Craven District Council

Craven District Council

Cremation Policies

Policies and Guidlines

Craven District Council is a full member of the Federation of British Cremation Authorities and operates under their strict code of practice.

The crematorium team are qualified and skilled in the process of cremation and ensure all cremations are undertaken in accordance with the industry code of practice.


Environmental Impact

In accordance with industry guiding principles on Cremation, Craven District Council’s policy allows for the holding over of cremations, principally to contribute to the reduction of harmful emissions. 

Carbon Dioxide (CO2) from fossil fuels is emitted from cremators during  the cremation process. The CO2 emissions are harmful to the environment and are at their highest when a cremator is in pre-heat mode. In order to ensure that cremators are used in the most efficient and least environmentally detrimental way. We have decided not to cremate on the same day as the coffin is received and/or the funeral is held with the applicants consent.

For more information please see the ICCMs holding over policy.

Guidelines to help the reduction of emissions

The coffin must be made of a suitable material which, when placed in a cremator and subjected to the cremation process, is easily combustible and which does not emit smoke, give off toxic gas or leave any retardant smears or drips after final combustion. No metal of any kind shall be used in the manufacture of such coffin except as necessary for its safe construction and then only metal of a high ferrous content. Cross pieces must not be attached to the bottom of the coffin. If it is desired to strengthen the bottom of the coffin, wooden strips may be placed lengthways for this purpose.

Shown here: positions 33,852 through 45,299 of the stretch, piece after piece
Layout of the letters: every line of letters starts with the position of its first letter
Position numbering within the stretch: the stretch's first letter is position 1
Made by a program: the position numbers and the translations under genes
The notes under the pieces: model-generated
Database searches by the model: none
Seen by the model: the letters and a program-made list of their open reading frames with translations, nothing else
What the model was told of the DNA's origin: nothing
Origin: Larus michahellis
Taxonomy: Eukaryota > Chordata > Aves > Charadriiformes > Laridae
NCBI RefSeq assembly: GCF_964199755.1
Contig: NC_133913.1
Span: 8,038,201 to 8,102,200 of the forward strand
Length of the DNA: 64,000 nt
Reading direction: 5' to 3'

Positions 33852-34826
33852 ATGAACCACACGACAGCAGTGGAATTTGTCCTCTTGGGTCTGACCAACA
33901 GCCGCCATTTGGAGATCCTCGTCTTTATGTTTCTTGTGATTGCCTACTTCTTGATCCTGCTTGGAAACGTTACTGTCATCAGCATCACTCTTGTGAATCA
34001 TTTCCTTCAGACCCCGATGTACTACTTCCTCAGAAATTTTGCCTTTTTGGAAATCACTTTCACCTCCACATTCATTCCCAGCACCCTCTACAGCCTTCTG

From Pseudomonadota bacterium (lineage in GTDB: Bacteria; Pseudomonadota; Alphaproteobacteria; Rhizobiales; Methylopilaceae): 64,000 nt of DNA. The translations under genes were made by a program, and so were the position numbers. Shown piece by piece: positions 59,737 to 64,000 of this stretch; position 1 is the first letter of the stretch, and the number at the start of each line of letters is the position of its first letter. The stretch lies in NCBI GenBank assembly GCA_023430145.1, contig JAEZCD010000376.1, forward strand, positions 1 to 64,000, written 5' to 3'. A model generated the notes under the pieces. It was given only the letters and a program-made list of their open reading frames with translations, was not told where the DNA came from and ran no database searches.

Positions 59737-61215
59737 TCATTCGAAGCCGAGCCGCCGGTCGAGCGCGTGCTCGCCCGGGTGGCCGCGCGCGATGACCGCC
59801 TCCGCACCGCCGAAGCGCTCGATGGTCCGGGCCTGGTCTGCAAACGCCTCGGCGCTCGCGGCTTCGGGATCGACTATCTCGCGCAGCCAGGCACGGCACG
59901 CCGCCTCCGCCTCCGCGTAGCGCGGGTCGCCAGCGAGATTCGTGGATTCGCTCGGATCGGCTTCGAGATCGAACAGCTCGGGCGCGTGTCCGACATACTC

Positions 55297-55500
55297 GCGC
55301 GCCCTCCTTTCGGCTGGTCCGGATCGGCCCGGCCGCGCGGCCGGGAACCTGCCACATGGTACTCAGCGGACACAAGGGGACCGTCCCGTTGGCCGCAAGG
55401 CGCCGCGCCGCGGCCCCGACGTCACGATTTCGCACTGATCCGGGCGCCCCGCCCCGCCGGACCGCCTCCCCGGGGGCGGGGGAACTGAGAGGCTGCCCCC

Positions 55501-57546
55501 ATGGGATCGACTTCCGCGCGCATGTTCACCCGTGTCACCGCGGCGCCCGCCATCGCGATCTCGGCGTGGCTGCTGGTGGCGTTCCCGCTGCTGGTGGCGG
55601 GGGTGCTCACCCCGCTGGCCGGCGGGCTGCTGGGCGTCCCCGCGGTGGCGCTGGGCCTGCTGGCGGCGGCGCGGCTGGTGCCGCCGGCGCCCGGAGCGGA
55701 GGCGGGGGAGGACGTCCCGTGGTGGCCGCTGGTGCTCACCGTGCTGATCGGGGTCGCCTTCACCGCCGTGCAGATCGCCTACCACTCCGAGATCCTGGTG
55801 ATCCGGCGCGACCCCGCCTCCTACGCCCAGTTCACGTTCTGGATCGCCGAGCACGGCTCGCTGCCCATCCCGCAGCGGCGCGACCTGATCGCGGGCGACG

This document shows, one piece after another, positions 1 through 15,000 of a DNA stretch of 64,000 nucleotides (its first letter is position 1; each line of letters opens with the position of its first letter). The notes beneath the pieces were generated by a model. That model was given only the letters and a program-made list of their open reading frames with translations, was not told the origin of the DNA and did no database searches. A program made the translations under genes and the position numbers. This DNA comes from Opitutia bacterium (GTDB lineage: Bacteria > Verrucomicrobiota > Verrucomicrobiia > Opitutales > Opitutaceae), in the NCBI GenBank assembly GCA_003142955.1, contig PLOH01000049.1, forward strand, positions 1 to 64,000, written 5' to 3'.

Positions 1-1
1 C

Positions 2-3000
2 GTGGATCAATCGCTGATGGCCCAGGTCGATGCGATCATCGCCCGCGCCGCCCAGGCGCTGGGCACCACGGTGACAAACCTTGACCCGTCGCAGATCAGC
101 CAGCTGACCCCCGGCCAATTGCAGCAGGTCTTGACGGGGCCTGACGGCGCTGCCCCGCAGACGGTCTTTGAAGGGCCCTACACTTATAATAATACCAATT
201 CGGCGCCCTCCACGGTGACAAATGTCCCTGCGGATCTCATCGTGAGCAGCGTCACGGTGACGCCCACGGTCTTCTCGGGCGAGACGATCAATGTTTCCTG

Cardboard coffins should not contain chlorine in the wet strength agent. (e.g. not using polyamidoamine-epichlorhydrin based resin (PAA-E).


No metal furniture or fittings whatever shall be used on a coffin for cremation. Coffin handles should be free from unnecessary metal components. External coatings to a coffin must allow for smokeless combustion and the use of nitro-cellulose varnish, polyurethane, melamine and any products containing polyvinyl chloride (PVC) or melamine must not be used in coffin construction or furnishings. Water based lacquer free from additives containing heavy metals may be used for coating a coffin or a suitable cloth may be used for covering a coffin. The exception to the foregoing is the use of polystyrene which is restricted to the coffin nameplate only and this must not exceed 90 grams in weight.


The use of saw dust, cotton wool or shredded paper within a coffin must be avoided. If lining of a coffin is necessary, this should be manufactured from polythene not exceeding 75 microns in thickness. Lead or zinc linings must not be used. The use of shredded paper within a coffin is not permitted.


In order to minimise the release of pollutants to air, it is recommended that clothing should be of natural fibres and that shoes or any material manufactured from PVC should not be included. Body adornments manufactured from copper should be removed as should any easily removable prostheses or casts of plaster or other material. Additional items, particularly of glass or plastic, should not be placed within the coffin.


Metal Recycling

Metal Recycling is carried out at Skipton Crematorium in accordance with the Institute of Cemetery and Crematorium Management (ICCM) guidelines.  We seek consent for the sensitive recycling of metals after cremation.  All metal residues from the cremation process are sent to be recycled unless otherwise stated on the application form.  Monies raised from the recycled metals are donated to local or national death related charities in the UK.

You can read more on this in our booklet Recycling of metals after Cremation.


Infant Cremation

The Joint Policy Statement on Infant Cremation (England/Wales) can be found here: Policy Statement for Infant Cremation.

Charter rights on baby and infant funerals.